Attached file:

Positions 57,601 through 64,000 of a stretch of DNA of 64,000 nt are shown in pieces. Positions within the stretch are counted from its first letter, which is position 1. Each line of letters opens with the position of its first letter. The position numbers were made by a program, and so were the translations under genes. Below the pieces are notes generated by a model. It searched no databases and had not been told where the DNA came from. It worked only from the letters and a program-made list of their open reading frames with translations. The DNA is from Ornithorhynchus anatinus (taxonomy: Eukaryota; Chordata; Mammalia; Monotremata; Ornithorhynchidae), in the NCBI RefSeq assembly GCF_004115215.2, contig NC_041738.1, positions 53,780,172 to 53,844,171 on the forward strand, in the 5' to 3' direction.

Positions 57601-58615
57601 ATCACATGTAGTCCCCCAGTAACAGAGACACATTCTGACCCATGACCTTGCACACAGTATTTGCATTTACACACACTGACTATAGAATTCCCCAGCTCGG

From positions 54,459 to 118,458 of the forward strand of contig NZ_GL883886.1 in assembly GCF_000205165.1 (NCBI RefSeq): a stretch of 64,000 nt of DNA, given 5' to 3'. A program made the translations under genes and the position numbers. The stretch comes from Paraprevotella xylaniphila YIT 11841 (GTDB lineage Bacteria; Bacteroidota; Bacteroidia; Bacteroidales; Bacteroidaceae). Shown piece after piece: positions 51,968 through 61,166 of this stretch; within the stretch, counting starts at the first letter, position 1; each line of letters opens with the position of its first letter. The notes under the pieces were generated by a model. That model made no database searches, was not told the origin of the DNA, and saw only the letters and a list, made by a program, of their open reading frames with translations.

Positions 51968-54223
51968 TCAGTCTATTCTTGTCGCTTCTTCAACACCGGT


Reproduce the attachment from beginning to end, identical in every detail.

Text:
Positions 57,601 through 64,000 of a stretch of DNA of 64,000 nt are shown in pieces. Positions within the stretch are counted from its first letter, which is position 1. Each line of letters opens with the position of its first letter. The position numbers were made by a program, and so were the translations under genes. Below the pieces are notes generated by a model. It searched no databases and had not been told where the DNA came from. It worked only from the letters and a program-made list of their open reading frames with translations. The DNA is from Ornithorhynchus anatinus (taxonomy: Eukaryota; Chordata; Mammalia; Monotremata; Ornithorhynchidae), in the NCBI RefSeq assembly GCF_004115215.2, contig NC_041738.1, positions 53,780,172 to 53,844,171 on the forward strand, in the 5' to 3' direction.

Positions 57601-58615
57601 ATCACATGTAGTCCCCCAGTAACAGAGACACATTCTGACCCATGACCTTGCACACAGTATTTGCATTTACACACACTGACTATAGAATTCCCCAGCTCGG

From positions 54,459 to 118,458 of the forward strand of contig NZ_GL883886.1 in assembly GCF_000205165.1 (NCBI RefSeq): a stretch of 64,000 nt of DNA, given 5' to 3'. A program made the translations under genes and the position numbers. The stretch comes from Paraprevotella xylaniphila YIT 11841 (GTDB lineage Bacteria; Bacteroidota; Bacteroidia; Bacteroidales; Bacteroidaceae). Shown piece after piece: positions 51,968 through 61,166 of this stretch; within the stretch, counting starts at the first letter, position 1; each line of letters opens with the position of its first letter. The notes under the pieces were generated by a model. That model made no database searches, was not told the origin of the DNA, and saw only the letters and a list, made by a program, of their open reading frames with translations.

Positions 51968-54223
51968 TCAGTCTATTCTTGTCGCTTCTTCAACACCGGT